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Animal Rights and Ethics Introduction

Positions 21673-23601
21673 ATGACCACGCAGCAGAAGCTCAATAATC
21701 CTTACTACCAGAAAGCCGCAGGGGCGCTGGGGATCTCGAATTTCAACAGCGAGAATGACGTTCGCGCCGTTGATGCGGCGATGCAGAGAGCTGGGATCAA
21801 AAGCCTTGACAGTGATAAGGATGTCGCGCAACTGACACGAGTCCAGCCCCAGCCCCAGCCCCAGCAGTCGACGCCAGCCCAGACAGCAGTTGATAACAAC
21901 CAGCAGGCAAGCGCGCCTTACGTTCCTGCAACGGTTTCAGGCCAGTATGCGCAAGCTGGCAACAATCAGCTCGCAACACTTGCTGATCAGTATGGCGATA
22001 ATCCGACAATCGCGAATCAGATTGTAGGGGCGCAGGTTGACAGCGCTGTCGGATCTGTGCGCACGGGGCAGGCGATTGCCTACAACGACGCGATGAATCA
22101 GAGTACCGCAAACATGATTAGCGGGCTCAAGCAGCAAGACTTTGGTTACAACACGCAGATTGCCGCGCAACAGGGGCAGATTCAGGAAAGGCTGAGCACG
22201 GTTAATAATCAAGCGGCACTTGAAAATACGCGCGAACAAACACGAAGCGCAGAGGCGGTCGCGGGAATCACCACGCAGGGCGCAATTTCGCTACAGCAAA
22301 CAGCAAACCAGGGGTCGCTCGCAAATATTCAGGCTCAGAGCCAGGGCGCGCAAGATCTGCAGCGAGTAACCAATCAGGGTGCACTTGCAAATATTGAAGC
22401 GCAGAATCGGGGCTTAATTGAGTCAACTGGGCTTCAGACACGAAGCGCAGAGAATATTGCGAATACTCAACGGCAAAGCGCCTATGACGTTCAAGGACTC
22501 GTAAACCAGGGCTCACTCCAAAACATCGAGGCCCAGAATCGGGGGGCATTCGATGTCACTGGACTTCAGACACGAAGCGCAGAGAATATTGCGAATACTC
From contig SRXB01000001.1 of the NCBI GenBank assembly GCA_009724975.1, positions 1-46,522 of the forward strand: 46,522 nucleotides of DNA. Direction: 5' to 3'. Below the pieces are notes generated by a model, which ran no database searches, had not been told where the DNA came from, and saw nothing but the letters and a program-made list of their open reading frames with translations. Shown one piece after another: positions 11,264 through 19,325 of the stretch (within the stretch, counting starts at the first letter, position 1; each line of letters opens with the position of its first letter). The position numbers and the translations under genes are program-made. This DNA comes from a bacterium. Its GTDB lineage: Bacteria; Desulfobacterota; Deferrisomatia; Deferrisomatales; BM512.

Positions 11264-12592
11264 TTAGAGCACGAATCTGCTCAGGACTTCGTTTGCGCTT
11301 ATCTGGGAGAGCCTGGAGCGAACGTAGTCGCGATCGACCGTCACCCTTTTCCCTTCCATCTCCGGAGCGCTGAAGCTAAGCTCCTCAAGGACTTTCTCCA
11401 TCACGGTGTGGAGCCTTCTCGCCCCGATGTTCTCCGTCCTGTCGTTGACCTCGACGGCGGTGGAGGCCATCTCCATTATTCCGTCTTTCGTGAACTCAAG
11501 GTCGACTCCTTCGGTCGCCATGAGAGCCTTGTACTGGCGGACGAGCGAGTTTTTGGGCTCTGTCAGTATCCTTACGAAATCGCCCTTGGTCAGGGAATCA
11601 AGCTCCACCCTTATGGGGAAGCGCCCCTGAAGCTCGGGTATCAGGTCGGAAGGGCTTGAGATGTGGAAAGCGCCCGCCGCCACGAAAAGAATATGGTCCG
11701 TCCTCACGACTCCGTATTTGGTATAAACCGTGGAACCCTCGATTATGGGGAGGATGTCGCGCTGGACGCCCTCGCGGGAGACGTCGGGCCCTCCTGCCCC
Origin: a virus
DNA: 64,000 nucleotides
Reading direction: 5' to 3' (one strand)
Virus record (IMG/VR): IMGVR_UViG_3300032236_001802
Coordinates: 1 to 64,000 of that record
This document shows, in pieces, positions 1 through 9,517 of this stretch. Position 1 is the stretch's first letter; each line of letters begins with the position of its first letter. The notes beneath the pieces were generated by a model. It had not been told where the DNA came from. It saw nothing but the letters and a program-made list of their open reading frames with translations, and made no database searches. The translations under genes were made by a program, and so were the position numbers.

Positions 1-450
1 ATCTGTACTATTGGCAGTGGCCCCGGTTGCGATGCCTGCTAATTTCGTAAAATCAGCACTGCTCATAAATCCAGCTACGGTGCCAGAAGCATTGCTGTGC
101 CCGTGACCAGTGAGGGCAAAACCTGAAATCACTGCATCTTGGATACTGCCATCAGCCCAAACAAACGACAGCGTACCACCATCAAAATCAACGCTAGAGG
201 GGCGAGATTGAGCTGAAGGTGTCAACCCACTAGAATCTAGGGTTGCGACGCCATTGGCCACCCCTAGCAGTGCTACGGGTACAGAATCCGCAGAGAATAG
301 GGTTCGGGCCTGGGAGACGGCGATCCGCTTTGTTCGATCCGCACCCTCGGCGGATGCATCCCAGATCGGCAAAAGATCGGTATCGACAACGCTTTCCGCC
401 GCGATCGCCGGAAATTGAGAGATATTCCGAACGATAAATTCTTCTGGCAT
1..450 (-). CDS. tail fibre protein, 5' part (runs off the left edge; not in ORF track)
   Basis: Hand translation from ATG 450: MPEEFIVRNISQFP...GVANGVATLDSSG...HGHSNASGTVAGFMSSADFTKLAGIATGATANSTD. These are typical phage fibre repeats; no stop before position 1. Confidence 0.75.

Animal ethics is a complex subject. Rational argument about the right and wrong way to treat animals is made more difficult by the deep love that many of us feel for animals. For philosophers it raises fundamental questions about the basis of moral rights. So is there any statement of animal ethics that people on both sides might accept? The suggestion is that this is the most they could agree on: Higher animals have a moral status and there are right and wrong ways of treating them. Animals and humans Throughout the Animal Ethics section the term 'non-human animals' has been used for clarity, since the animal kingdom is often taken to include humanity. Human and animal identity The most difficult part of animal rights and welfare for human beings has been summed up by Colin McGinn: is important to see that animals are not defined by their relation to us. Most animals, after all, have lived out their spans in sublime indifference to the habits of those odd chattering bipeds with the removable plumage. Even if we had never existed, they would still be here. We are just as accidental to them as they are to us. (Colin McGinn, Social Research, Vol. 62, 1995) How far should we go? Most animal rights activists are concerned with preventing cruelty to animals - but should we go further? Does ensuring animal welfare require providing for animal happiness as well as eliminating suffering? Controversies The main controversies in animal ethics are these: Experiments on animals Rearing and killing animals for food Rearing and killing animals for fur/leather goods Hunting Entertainment Zoos Pet-keeping